Queen of Visayan Songs Susan Fuentes is dead
MANILA, Philippines—Queen of Visayan songs Susan Fuentes has passed away after a battle with colon cancer, singer Dulce said Saturday.
Fuentes died at 12:20 p.m. on Saturday, said Dulce. She was 58.
“I was praying for her on the phone and assured her of the Kingdom where Jesus is waiting to welcome her home, where there’s no more sadness or pain,” said Dulce.
“To everyone who helped Susan Fuentes, we thank you so much from the bottom of our hearts,” said Dulce.
No member of her family was by her side when she passed away, the fellow Visayan balladeer added. She had long been estranged from her two children.
Fuentes had been living in Quezon City since 1973.
Born Susan Toyogan in Butuan City, Agusan del Norte, Fuentes was the fourth of five siblings. Her father was from Bohol, her mother from Surigao.
As a singer, Fuentes’ sultry performance was noted for its “lusty vocals and emotional styling.”
It was she who, in the 1970s and ’80s, originally recorded and popularized such Visayan classics as “Matud Nila” (They Say), “Gimingaw Ako” (I Feel Lonesome), “Usahay” (Sometimes), “Rosas Pandan.” She is the original singer of that beloved season staple “Miss Kita Kung Christmas.”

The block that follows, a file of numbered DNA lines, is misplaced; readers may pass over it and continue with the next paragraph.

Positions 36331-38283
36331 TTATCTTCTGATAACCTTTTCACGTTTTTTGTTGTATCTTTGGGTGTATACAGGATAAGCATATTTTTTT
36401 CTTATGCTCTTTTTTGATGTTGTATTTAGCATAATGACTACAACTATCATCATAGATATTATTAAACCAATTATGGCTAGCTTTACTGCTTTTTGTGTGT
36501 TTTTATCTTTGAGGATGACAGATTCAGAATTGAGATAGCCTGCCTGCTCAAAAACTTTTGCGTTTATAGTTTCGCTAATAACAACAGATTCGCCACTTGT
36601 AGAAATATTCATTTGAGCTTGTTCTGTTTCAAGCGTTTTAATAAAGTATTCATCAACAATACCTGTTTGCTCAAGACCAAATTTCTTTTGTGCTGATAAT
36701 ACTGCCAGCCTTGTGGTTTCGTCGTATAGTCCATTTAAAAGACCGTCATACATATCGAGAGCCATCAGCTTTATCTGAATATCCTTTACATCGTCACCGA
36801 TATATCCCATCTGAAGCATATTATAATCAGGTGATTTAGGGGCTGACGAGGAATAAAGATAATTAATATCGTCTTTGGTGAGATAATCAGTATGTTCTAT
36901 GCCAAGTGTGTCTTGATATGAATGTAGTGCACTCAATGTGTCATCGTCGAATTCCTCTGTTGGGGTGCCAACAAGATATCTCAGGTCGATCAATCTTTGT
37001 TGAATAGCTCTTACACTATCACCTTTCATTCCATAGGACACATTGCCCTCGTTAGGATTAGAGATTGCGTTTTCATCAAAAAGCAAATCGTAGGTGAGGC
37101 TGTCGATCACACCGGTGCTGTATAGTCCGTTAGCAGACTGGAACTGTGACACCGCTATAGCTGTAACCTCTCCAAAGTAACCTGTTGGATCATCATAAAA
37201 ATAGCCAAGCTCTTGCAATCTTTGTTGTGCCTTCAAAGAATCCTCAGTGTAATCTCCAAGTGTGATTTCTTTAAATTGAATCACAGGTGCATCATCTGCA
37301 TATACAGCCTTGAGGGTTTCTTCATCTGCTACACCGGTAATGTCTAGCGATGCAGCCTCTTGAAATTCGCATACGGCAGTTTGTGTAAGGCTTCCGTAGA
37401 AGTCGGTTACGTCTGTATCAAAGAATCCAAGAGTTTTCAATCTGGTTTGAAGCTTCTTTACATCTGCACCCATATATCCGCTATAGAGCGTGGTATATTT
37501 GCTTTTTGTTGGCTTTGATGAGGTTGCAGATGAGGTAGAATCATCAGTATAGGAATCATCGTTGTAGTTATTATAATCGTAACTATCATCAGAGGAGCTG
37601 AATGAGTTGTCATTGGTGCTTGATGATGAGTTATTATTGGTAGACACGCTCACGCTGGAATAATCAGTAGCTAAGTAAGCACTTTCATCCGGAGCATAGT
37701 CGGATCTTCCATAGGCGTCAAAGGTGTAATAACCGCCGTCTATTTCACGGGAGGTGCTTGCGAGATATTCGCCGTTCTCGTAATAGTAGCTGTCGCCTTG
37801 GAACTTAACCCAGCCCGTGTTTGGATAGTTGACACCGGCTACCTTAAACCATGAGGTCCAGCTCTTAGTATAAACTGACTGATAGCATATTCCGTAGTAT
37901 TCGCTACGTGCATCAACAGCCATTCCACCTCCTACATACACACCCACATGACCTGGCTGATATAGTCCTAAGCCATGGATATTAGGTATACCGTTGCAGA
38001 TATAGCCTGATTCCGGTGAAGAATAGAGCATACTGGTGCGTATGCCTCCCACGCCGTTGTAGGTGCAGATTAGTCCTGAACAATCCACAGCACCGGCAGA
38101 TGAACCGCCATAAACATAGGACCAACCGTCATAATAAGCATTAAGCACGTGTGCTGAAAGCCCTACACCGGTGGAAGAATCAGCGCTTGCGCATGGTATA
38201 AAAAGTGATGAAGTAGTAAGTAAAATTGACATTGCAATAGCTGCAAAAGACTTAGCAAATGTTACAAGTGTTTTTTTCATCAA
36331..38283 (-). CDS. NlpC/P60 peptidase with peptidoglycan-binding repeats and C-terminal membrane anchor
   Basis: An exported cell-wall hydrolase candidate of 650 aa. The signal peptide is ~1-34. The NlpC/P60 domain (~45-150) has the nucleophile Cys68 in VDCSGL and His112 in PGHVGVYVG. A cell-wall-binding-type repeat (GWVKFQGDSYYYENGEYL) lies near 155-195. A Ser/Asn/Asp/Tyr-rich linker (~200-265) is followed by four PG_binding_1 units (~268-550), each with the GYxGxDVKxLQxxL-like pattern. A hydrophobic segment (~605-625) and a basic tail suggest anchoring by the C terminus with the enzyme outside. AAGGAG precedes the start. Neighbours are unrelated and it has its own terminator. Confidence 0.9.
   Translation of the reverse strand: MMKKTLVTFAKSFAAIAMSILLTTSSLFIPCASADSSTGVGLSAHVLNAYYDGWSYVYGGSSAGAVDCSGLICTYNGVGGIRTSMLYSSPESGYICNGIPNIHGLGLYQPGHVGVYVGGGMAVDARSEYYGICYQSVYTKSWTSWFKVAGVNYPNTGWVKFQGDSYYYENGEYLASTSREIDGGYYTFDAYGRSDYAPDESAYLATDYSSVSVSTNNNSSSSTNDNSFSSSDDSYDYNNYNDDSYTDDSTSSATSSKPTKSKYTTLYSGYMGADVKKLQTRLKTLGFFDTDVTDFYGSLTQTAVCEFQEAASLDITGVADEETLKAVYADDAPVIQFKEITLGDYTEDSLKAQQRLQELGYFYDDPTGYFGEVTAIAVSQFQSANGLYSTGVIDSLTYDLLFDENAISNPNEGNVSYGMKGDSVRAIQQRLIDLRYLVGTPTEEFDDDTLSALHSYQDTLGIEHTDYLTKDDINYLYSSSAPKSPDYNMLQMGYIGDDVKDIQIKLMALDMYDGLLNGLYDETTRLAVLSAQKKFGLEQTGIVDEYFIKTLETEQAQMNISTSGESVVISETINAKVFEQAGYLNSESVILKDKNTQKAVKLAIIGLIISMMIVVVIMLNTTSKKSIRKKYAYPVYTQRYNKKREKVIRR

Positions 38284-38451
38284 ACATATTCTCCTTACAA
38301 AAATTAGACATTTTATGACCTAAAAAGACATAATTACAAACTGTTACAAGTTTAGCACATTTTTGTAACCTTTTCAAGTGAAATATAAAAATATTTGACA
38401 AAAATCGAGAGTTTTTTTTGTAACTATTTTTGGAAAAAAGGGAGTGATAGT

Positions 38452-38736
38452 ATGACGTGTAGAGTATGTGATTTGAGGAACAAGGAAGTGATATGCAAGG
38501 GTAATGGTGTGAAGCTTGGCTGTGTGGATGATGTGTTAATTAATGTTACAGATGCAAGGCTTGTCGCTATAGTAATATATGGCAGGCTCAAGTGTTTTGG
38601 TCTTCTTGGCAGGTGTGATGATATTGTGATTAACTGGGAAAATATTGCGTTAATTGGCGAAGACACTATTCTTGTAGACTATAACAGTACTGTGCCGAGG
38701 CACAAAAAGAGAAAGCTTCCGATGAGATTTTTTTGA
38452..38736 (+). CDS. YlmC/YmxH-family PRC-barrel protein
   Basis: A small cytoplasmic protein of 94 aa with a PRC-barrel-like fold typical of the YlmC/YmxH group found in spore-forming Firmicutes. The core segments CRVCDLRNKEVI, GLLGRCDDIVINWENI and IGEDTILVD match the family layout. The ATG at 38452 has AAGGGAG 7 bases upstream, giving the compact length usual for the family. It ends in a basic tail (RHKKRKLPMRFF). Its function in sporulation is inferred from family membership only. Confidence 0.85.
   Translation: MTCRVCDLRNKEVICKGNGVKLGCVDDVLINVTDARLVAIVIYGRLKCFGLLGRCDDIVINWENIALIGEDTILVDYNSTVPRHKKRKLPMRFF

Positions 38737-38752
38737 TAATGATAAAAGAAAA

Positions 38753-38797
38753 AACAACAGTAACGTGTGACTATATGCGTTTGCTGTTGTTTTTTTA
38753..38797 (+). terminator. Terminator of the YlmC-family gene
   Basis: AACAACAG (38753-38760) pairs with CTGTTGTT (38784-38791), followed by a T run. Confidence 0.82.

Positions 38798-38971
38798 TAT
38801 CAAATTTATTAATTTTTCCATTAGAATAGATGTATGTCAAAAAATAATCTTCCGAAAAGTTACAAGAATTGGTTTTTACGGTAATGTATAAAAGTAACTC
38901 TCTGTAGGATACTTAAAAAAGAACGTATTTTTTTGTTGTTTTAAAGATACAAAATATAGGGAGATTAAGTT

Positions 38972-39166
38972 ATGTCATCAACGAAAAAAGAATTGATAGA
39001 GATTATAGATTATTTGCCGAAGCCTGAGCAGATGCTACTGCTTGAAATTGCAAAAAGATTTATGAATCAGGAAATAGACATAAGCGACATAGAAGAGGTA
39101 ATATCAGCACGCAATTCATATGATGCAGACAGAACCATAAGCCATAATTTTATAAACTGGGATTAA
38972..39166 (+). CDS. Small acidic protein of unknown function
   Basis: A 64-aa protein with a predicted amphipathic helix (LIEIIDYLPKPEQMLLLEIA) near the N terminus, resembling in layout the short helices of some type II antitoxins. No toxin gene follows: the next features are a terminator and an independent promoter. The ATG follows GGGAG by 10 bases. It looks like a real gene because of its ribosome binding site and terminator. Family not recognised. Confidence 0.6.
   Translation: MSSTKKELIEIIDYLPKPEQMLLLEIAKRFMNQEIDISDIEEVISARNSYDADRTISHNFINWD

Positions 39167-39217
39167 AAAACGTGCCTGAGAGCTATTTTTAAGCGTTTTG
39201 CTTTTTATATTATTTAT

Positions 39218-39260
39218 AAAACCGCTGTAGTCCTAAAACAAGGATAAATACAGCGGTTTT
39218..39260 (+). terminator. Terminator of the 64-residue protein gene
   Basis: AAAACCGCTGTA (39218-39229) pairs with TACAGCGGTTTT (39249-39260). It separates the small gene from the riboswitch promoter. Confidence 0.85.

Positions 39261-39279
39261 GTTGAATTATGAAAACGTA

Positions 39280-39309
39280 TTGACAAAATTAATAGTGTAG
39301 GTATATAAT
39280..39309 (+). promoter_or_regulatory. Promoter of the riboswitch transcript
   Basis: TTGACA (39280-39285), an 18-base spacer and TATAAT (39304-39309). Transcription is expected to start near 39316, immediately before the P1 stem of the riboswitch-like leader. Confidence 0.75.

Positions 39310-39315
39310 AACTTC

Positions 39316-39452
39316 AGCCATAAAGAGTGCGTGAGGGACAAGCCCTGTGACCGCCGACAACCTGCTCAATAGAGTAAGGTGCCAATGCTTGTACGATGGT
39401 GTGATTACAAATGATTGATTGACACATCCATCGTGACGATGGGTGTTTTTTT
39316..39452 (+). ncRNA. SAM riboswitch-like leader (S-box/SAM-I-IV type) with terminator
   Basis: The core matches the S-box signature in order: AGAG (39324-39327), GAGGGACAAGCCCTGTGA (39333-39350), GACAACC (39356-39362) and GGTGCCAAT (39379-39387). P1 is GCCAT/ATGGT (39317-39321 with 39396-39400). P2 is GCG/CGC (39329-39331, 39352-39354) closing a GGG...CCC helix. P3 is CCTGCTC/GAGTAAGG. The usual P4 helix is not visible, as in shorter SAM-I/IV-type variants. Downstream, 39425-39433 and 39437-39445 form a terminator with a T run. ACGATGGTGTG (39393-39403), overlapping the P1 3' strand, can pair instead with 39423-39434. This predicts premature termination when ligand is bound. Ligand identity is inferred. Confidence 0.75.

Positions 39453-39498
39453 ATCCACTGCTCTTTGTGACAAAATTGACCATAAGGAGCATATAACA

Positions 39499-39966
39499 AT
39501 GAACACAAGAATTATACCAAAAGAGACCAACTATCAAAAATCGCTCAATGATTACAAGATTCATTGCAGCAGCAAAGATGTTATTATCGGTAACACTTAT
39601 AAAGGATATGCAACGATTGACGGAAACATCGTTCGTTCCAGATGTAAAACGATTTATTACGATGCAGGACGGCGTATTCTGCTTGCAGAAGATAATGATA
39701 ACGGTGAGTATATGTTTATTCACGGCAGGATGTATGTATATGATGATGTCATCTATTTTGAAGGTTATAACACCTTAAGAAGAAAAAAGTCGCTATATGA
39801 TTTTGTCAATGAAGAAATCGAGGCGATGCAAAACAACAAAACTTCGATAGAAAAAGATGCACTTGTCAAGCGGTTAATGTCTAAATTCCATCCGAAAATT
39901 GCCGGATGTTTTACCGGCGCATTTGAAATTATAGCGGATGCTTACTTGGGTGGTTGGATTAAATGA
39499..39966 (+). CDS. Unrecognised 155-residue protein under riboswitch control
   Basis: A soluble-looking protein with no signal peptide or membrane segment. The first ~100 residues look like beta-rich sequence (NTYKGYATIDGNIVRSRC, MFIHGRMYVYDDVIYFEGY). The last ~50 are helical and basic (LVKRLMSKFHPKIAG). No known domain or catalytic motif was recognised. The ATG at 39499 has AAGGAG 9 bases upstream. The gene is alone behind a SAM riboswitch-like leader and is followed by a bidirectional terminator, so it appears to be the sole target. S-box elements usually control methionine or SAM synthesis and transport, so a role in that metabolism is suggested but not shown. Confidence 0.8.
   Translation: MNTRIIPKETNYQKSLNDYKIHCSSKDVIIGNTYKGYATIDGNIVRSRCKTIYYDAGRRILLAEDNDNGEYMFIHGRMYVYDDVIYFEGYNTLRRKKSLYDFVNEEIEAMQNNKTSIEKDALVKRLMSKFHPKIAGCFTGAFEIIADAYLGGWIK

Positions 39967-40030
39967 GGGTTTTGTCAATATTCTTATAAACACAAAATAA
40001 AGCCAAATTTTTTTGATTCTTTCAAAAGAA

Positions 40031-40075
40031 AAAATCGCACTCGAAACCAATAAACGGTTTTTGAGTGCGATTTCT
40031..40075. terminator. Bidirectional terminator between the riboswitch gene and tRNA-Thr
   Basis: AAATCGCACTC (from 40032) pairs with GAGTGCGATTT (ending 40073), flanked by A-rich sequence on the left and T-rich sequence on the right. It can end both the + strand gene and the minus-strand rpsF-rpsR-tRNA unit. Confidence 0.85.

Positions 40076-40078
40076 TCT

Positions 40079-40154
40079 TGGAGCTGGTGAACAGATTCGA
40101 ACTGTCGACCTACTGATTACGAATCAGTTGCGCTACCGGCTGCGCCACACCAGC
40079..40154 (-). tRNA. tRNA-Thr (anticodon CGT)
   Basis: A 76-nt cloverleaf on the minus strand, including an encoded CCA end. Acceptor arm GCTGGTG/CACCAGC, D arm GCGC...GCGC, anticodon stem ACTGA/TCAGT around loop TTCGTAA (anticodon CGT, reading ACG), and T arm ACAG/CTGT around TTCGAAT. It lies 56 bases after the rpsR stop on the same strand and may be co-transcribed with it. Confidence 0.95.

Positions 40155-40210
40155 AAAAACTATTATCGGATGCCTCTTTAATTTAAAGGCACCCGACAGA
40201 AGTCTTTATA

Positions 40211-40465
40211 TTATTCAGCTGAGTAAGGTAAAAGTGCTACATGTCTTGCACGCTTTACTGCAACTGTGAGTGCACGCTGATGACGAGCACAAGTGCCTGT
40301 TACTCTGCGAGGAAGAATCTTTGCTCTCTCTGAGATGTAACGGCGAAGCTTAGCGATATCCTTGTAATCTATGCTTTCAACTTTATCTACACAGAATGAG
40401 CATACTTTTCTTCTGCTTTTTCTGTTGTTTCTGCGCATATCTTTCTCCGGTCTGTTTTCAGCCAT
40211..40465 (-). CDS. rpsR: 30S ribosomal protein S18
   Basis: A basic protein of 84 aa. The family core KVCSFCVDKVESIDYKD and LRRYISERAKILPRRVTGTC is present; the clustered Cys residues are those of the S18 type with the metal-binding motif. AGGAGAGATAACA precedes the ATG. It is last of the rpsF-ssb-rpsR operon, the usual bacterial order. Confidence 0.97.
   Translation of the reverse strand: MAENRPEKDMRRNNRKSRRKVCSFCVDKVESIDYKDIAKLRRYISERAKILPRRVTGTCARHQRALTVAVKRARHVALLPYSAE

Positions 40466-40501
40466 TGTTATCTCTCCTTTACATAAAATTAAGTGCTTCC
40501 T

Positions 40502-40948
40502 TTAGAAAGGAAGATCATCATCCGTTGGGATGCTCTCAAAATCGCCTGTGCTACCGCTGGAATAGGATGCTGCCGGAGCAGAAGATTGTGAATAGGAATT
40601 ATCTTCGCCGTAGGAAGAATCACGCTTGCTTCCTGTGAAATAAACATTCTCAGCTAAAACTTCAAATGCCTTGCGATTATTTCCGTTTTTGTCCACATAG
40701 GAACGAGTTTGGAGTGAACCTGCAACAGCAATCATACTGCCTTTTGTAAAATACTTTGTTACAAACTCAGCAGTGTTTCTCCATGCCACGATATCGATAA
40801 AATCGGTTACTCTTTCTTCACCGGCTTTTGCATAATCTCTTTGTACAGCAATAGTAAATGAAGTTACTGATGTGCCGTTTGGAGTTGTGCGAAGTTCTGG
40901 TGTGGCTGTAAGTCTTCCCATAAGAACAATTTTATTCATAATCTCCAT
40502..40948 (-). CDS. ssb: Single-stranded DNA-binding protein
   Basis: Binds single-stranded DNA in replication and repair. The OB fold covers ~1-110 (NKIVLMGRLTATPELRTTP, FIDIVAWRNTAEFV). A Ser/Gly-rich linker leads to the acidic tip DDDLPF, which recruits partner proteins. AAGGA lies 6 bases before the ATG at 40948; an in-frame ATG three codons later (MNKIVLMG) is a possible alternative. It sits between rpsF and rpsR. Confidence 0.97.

The repertoire—ranging from Cebuano to Boholano to Ilonggo traditional airs and folk ditties—made her very popular in the Visayas and Mindanao and a novelty hit in Luzon. So popular were they that a few became theme songs for lovers who didn’t even speak the language.
The poignancy was in the music, but more so if those lovers understood the lyrics, and then they would be unspeakable.
The range of Fuentes’ voice was such that she could effortlessly shift from the agony of “Gimingaw Ako” to the friskiness of “Rosas Pandan.” Here is another authentic voice that’s unheard by a new generation of listeners—and neglected by audiences as soon as they’re weaned on engineered voices of warblers who believe too much in their press releases.
By age five, she was already joining amateur singing contests. While still in high school, she was featured in Bisaya magazine (Cebuano-language counterpart of Liwayway) for her talent and beauty.
After high school, she went to Manila, where family friend Eugenia Molina, sister of singer Merci, helped her sign up with Alpha Records.
When she transferred to Jem Recording, she was billed as the Queen of Visayan Songs. Here, she released seven albums, all certified gold records in the Visayas and Mindanao. With Constantino C. Tejero and Bayani San Diego, Philippine Daily Inquirer
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